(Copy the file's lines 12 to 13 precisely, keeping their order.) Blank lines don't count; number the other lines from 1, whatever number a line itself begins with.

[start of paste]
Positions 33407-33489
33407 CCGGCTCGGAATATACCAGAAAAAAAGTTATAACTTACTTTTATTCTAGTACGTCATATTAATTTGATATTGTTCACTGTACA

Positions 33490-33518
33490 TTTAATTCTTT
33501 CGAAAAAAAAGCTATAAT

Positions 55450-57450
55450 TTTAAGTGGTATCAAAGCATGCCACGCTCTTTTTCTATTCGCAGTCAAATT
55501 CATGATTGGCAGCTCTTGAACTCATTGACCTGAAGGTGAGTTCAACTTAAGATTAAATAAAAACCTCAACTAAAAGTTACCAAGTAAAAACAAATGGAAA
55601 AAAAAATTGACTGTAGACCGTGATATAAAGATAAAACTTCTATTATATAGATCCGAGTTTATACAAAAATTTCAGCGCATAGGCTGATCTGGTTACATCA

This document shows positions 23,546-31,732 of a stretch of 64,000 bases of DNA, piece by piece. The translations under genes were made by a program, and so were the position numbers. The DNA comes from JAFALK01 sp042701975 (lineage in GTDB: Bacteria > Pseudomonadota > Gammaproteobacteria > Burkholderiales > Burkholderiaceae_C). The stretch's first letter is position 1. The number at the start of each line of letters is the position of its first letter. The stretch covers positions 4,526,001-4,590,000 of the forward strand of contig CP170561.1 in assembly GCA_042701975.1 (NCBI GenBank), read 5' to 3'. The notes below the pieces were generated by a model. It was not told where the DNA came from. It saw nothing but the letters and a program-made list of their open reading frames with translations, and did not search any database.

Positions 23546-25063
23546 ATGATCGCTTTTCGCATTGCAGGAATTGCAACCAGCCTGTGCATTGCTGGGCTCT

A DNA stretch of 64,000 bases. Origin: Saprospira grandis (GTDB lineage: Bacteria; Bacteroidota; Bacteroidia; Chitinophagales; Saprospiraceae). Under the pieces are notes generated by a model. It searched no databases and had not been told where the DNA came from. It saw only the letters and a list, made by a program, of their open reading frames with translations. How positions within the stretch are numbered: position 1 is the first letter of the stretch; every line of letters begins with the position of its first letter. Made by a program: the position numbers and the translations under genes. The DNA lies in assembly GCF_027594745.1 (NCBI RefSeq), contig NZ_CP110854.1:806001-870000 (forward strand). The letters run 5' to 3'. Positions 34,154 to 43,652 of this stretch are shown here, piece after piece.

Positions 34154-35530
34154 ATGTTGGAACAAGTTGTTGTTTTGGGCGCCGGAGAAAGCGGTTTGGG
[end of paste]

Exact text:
23546 ATGATCGCTTTTCGCATTGCAGGAATTGCAACCAGCCTGTGCATTGCTGGGCTCT

A DNA stretch of 64,000 bases. Origin: Saprospira grandis (GTDB lineage: Bacteria; Bacteroidota; Bacteroidia; Chitinophagales; Saprospiraceae). Under the pieces are notes generated by a model. It searched no databases and had not been told where the DNA came from. It saw only the letters and a list, made by a program, of their open reading frames with translations. How positions within the stretch are numbered: position 1 is the first letter of the stretch; every line of letters begins with the position of its first letter. Made by a program: the position numbers and the translations under genes. The DNA lies in assembly GCF_027594745.1 (NCBI RefSeq), contig NZ_CP110854.1:806001-870000 (forward strand). The letters run 5' to 3'. Positions 34,154 to 43,652 of this stretch are shown here, piece after piece.